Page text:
Tuesday, June 05, 2007

Chemistry vs. Biology in Science Fiction

Weixiang (Andrew) Sun, a materials science graduate student at South China University of Technology and Nature Network blogger, bemoans the lack of chemistry-based science fiction while dissing biology-based SF.
As a chemist I should be well frustrated at the oversight of science fiction toward chemistry. There are plenty of particle physics, astronomy, AI and molecular biology in science fiction but seldom is there…Wait…molecular biology? isn't it in fact biochemistry? But still too 'bio' one, filled with gene cloning technology, sometimes even something about neuroscience. Bioscience fiction is the dullest because the discoveries about gene have too explicitly implied too much for sci-fi writers to suppose literally anything. Gene only encode the sequence of amino acids in one or more peptides. How does the sequence determine the subsequent folding, packing and functioning is mysterious. But the sci-fi works just keep telling us that we only need the primary structure of something to have the desired functions, regardless of its secondary, tertiary and quaternary structures. That is, biology is omnipotent; chemistry is nothing.
I agree with him that too many times genetics is used as a lazy plot device: all you have to do is insert a gene or cause a mutation and voila, a character has special powers or an extra limb. However, while we may not necessarily understand how the sequence of amino acids in a protein determines its final three dimensional shape, I'd argue that we don't need to. That's what distinguishes biology from chemistry, at least in part - biology can look at the effect on a whole organism, or at least a cell, without understanding all of the chemical steps involved. not surprisingly, I don't think that makes bioscience fiction dull, just different.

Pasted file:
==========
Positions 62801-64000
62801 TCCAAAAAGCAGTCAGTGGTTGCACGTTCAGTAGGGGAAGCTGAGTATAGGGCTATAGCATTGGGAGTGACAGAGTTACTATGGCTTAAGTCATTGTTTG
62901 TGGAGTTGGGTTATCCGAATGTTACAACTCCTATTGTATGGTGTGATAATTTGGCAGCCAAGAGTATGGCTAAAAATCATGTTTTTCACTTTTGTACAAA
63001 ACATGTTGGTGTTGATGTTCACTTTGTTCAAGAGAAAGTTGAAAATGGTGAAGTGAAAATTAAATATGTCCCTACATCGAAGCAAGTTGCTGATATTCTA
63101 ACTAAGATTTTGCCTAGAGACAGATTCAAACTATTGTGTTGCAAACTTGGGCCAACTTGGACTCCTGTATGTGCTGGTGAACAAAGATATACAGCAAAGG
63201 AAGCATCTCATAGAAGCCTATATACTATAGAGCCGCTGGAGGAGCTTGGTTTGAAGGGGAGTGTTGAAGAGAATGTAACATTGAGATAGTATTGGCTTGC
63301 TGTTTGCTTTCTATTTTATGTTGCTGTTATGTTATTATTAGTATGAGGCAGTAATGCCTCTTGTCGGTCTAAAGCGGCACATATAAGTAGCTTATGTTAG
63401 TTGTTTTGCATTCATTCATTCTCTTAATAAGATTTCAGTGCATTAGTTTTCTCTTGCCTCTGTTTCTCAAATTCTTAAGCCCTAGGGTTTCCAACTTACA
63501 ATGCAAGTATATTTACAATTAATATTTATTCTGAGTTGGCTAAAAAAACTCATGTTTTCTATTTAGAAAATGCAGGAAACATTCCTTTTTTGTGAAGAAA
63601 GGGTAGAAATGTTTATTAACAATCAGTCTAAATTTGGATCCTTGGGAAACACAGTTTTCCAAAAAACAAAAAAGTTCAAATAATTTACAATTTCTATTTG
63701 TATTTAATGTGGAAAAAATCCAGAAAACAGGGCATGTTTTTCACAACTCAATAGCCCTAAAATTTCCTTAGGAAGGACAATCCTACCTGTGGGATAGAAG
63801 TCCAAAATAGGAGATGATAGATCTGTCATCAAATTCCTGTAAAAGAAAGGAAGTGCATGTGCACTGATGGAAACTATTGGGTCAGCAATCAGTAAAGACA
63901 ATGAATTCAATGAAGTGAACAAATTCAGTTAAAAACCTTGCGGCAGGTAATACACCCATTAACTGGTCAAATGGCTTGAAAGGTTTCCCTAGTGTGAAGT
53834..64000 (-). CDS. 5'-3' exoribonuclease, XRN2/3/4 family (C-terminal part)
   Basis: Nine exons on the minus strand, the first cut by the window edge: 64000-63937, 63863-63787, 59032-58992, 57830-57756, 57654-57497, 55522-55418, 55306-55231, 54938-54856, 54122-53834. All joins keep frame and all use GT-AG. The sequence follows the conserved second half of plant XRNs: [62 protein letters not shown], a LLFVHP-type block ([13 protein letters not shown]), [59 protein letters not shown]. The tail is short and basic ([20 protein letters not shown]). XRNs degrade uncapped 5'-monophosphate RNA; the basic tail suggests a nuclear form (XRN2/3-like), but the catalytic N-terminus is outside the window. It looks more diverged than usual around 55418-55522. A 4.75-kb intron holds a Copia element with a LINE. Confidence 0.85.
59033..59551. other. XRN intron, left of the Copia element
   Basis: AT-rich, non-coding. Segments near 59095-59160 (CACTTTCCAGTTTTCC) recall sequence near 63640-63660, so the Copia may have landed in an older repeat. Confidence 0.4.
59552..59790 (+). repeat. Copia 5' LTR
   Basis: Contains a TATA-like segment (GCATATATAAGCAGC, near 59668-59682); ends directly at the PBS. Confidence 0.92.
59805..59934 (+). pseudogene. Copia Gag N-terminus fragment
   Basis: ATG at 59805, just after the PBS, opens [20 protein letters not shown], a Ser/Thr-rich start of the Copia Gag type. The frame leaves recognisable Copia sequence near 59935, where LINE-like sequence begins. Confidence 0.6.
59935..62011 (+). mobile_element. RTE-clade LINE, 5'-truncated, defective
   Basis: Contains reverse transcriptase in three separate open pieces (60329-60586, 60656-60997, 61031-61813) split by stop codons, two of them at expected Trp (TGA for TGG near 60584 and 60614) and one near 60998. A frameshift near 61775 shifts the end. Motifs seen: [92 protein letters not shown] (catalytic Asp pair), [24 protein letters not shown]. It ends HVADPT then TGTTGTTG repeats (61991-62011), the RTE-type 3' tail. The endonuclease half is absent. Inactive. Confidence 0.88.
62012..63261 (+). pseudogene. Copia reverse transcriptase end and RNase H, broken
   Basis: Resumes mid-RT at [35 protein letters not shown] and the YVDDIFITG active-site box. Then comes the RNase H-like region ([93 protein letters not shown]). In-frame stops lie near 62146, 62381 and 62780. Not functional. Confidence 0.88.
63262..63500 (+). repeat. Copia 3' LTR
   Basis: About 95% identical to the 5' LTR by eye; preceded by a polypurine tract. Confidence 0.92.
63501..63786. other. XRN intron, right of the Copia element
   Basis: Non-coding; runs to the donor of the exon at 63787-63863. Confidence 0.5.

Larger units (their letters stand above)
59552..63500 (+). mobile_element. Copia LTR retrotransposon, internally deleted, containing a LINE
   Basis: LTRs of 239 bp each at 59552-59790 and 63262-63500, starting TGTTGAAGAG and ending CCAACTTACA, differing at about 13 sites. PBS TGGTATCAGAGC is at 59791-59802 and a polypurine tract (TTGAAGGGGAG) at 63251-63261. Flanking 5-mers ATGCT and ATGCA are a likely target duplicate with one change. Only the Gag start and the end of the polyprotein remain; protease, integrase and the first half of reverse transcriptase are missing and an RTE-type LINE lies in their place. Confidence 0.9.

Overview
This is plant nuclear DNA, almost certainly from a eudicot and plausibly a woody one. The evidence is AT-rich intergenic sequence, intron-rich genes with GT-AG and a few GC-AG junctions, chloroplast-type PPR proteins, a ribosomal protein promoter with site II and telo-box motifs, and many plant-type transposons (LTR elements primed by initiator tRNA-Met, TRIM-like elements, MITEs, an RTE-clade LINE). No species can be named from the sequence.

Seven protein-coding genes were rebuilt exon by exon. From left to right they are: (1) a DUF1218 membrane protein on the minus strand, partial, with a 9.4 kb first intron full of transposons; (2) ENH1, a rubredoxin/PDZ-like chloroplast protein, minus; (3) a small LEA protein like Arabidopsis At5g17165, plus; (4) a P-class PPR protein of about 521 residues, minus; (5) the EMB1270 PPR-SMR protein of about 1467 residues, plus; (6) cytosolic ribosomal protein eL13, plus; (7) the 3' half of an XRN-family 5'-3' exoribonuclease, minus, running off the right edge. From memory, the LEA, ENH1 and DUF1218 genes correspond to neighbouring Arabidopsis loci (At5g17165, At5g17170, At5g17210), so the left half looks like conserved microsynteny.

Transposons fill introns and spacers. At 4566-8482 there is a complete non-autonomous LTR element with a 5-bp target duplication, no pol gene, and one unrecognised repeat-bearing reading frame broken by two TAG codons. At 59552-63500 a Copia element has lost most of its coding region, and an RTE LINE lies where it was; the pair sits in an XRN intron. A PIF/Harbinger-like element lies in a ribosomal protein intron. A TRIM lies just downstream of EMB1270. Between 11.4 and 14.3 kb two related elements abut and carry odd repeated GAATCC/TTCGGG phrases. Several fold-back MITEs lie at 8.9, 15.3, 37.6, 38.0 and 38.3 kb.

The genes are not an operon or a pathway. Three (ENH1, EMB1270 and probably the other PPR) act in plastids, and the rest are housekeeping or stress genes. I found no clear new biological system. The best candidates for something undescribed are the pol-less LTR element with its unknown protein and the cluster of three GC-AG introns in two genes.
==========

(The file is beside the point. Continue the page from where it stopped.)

The disciplines of chemical biology, biochemistry and molecular biology are in that fuzzy area where chemistry and biology meet. Andrew is right that often any sort of science having to do with natural products or the human body is assumed to lie on the biology side of the border (even though we are all made of chemicals). For better or worse the public associates chemistry with practical science and biology with larger philosophical questions. As Andrew points out:
But chemical imaginations are always some temporary fulfillment of the minor technical gaps in the stories (like the above mentioned omnipotent windscreen). The readers just don’t mind any absurdity. I suppose that the status of chemistry in science fictions is just reflecting its status in the present public. Chemistry is indeed regarded as something just useful to fill the minor gaps in our everyday life, thinking about all those plastics, detergents, and insecticides. Science fictions are just putting people today in a different age. The environment may be different, but the thoughts are the same.

Honestly, I can't think of any chemistry-based science fiction off the top of my head. If anyone has any to suggest, they should go over and leave Andrew a comment.